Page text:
An excavator gathering coal
Heyl Patterson

Dealing With Hazardous Fly Ash: From Dangerous to Purposeful

An excavator gathering coal

A whopping 1.05 billion tons of coal is burned annually in the US to produce approximately half of its total electricity. The burning of coal emits 1.9 billion tons of carbon dioxide and produces 120 million tons of toxic waste as a byproduct.

One of the byproducts is fly ash, which contains several poisonous metals. It is very fine, thus making it critical to handle it safely. Otherwise, it can lead to significant risks to human health and the environment. Thus, proper fly ash removal, processing, and storage are vital for safety.

Is fly ash dangerous? Understanding the risks and implementing suitable measures can transform fly ash from a hazard to a valuable resource.

Fly Ash – Composition and Traditional Treatment

Fly ash is a byproduct of burning carbonaceous materials such as coal in industries.

It consists mainly of aluminum, calcium, iron, and silicon oxides. However, based on its source, fly ash may also contain toxic heavy metals like Arsenic, Beryllium, Boron, Cadmium, Chromium, Cobalt, Lead, etc.

Traditionally, fly ash has been regarded as waste and disposed of improperly into the atmosphere, causing tremendous damage. Recently, authorities have put several stringent regulations in place. Thus, capturing fly ash before release is critical to mitigating its environmental impact and potential hazards.

While ACAA reported that 60% of fly ash was recycled in 2022, a large amount remains unclaimed fly ash. Understanding why fly ash can be potentially dangerous when not appropriately collected is important.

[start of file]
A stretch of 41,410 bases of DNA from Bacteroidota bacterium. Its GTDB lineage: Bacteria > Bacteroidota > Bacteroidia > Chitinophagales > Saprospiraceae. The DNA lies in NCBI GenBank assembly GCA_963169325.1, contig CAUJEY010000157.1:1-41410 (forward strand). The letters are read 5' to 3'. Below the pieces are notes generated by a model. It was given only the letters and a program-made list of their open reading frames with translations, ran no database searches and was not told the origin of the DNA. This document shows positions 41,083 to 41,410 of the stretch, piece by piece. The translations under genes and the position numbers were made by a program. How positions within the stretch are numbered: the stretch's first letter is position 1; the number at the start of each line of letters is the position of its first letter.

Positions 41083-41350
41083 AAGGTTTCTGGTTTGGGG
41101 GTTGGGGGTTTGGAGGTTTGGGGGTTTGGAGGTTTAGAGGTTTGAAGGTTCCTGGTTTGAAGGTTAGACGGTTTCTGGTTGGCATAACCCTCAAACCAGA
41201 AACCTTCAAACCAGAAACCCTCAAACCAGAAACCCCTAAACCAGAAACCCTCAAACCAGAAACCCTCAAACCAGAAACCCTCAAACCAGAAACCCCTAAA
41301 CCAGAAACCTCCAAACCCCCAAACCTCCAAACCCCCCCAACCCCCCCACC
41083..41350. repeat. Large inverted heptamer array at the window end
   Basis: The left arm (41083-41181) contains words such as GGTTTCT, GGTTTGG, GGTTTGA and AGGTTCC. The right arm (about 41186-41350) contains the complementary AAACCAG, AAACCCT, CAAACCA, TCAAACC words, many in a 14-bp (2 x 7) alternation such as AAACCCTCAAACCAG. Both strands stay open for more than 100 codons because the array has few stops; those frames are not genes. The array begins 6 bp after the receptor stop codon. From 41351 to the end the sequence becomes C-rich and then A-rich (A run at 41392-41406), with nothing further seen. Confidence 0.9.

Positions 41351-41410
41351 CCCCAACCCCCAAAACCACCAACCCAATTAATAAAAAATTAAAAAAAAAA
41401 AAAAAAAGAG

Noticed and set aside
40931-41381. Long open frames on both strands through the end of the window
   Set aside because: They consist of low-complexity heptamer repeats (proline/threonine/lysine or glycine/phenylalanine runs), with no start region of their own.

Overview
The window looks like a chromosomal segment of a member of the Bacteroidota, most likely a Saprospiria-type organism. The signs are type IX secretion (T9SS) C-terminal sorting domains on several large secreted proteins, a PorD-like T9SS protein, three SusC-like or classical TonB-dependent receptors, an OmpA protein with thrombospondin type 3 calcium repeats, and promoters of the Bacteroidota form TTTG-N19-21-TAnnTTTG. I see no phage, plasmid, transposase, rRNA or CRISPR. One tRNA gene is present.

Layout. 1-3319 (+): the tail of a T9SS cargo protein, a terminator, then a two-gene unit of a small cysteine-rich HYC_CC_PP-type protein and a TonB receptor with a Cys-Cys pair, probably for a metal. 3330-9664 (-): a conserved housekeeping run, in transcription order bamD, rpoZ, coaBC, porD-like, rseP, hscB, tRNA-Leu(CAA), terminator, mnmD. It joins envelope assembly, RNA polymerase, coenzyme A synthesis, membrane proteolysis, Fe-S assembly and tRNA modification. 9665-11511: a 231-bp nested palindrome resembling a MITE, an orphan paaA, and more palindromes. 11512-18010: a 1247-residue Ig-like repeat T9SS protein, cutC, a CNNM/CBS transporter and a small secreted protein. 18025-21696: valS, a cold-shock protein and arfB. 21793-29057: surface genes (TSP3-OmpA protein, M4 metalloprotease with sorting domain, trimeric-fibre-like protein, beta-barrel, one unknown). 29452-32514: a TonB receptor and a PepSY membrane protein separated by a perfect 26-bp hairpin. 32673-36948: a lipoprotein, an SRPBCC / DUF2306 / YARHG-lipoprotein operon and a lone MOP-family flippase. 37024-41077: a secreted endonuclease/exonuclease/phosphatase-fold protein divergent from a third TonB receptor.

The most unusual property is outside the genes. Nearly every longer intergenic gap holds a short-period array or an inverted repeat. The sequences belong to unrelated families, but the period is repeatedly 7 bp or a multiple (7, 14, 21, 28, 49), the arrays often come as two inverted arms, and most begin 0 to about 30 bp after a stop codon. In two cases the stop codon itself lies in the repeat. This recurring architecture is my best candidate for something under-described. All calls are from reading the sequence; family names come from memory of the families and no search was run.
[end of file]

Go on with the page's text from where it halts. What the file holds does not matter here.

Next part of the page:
Why is Fly Ash Dangerous?

Several studies have shown that fly ash can pollute air, water, and soil if not collected and managed properly.

When released into the soil, air, or water bodies, fly ash can

  • Contaminate ecosystems
  • Hinder crop growth
  • Lead to respiratory problems
  • Impact the drinking water quality

The US EPA found that plant workers and people have an increased risk of cancer, heart disease, stroke, and asthma due to airborne fly ash. Crystalline silica present in fly ash can also get deposited in the lung, causing silicosis.

Heavy metals in fly ash also leach into groundwater aquifers, degrading water quality. Several groundwater contamination incidents in US states such as Tennessee, Maryland, Illinois, Texas, and North Carolina have been reported.

In 2008, the Kingston Fossil Plant in TN spilled 1.1b gallons of coal ash into the rivers Clinch and Emory, causing harm to nearby inhabitants. In another incident at Eden, NC, an estimated 50K to 80K tons of ash was released into the Dan River.

Therefore, ensuring a decrease in airborne fly ash is paramount to safety.

Safe Ways to Recover Fly Ash

Effective removal methods are crucial to ensure safety and mitigate the hazards of fly ash. Proper fly ash removal protects human health. It also prevents air, soil, water bodies, and vegetation contamination.

At Heyl Patterson, we provide solutions specially designed for converting fly ash into a usable product that can be safely utilized in many beneficial products such as construction materials, ceramics, and fertilizers.

Our fly ash thermal process systems use advanced technologies to dry and de-carbonize fly ash particles. These systems employ state-of-the-art technologies to produce the highest quality fly ash products while efficiently using energy recovery.

Through Heyl Patterson’s solutions, your coal industry can significantly reduce environmental impact and safeguard the well-being of workers and surrounding communities.

Reach out to us to get a quote today.